The most effective things you can do to improve your website’s organic SEO over time are work to
- increase the quality of content on your website
- change (update) the text on the home page of your website regularly, preferably daily, and
- make sure you are “tagging” everything you put on your website (text and pictures) so Google can find it and lead people back to you
Posting Fresh (Text) Content Regularly
The number one thing that drives better search results is new content. The last thing you want is a band website that is static, where nothing has changed on the home page since 2007.
Google’s web bots crawl the internet every minute of every day, indexing (looking at the text on and links to) your website and other websites. If you are regularly publishing “high quality” content, you will attract more people linking to that content, and thus more people will link to your website. High quality generally means unique content like blog posts, pictures, concert announcements, and fan interaction or comments.
Note that Google also owns YouTube, the number two search engine after Google itself, and the number one music search engine. So having a YouTube channel and posting regularly to it, and linking it to your website, is good for your SEO.
In addition to indexing all the text content on your website, Google also indexes all the images on your website. The “tags” on pictures and videos, also known as metatags or metadata, is an important part of search. Please, if you have a website which is all Flash, or only images on the home page (without tags), redo your website. Flash, because it is often not tagged, is not good for your website’s SEO – unless you are Starbucks or Godiva and have built your brand awareness already.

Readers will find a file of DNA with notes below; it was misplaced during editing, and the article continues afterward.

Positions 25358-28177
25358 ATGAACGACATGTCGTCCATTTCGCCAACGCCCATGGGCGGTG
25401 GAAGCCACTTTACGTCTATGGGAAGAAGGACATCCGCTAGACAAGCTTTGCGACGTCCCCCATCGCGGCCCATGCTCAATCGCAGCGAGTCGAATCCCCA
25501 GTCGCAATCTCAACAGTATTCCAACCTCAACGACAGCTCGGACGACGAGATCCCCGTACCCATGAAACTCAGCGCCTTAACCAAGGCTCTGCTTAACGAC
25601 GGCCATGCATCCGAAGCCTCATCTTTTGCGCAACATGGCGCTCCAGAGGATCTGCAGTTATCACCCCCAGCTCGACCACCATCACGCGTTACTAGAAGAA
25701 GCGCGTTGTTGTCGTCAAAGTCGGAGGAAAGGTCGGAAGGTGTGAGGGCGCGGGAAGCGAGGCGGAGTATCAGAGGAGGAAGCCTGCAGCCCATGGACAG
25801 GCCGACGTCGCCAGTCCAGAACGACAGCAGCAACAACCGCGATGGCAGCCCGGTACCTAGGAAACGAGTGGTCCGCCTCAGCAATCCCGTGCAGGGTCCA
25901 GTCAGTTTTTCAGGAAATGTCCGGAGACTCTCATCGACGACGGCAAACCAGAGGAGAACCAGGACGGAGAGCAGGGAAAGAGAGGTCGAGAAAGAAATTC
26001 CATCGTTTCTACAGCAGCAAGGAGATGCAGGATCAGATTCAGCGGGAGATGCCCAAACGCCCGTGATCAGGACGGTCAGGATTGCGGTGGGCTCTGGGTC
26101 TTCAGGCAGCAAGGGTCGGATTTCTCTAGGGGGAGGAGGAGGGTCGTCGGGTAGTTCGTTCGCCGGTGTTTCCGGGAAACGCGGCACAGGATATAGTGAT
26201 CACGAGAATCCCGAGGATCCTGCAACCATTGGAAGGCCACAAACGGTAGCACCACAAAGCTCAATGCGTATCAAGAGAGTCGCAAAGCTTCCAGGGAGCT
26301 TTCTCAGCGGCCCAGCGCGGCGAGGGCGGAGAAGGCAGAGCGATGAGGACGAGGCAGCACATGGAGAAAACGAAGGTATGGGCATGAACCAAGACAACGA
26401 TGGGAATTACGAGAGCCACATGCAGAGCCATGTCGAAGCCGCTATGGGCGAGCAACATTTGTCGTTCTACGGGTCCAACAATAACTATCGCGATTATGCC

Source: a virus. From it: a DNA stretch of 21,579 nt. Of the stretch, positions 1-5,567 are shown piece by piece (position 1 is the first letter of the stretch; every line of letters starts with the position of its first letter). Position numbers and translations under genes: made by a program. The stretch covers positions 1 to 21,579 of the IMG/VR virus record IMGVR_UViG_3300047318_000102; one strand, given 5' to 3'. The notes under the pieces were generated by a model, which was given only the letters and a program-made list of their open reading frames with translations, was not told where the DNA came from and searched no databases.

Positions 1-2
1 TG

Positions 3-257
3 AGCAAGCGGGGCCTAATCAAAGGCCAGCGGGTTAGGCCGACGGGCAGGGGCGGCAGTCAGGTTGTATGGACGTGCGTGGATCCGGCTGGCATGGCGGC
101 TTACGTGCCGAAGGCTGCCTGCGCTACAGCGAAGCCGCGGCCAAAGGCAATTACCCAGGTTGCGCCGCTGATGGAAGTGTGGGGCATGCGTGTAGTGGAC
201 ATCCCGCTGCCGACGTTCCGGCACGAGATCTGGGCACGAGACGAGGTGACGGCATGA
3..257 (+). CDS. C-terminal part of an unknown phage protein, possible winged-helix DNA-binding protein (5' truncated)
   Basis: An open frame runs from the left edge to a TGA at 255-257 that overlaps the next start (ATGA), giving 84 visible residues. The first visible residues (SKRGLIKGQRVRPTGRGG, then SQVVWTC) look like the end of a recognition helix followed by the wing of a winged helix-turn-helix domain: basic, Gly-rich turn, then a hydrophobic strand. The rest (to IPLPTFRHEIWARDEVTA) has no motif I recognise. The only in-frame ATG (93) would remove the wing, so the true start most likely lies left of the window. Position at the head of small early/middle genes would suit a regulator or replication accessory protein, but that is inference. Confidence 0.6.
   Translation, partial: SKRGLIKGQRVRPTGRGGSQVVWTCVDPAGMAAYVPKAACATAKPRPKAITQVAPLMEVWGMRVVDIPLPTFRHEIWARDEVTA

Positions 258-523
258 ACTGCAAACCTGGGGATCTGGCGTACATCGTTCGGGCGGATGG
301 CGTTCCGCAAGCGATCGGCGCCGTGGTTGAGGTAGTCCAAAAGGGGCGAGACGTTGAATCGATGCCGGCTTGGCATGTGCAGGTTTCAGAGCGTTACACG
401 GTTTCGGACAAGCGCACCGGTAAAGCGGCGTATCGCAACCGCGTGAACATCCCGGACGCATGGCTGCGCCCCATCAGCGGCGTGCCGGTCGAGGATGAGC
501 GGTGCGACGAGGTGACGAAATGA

The Impact of Blogging On SEO
Maybe you’re already blogging daily on your band website. Maybe you’re not. Hey, I try to blog every two weeks, but I’m no angel. I do tweet, and I do post on Facebook and Instagram more frequently, though. All of that helps my SEO.
Writing a blog entry is adding high quality, unique content to your website. You can also write a short blog entry every time
- you have a new show or tour to announce
- there is a contest or award you are participating in or have won
- someone publishes a press article or album or show review on another website – post an excerpt and a link to the rest
- anything new happens with your band (new rehearsal space, new band member, new video, new baby, new haircuts, )
- you email a newsletter to your fan base
- your thoughts on something related to your band, or related to current events
This is the part in this post where I get on a soapbox about learning how to post updates to your website: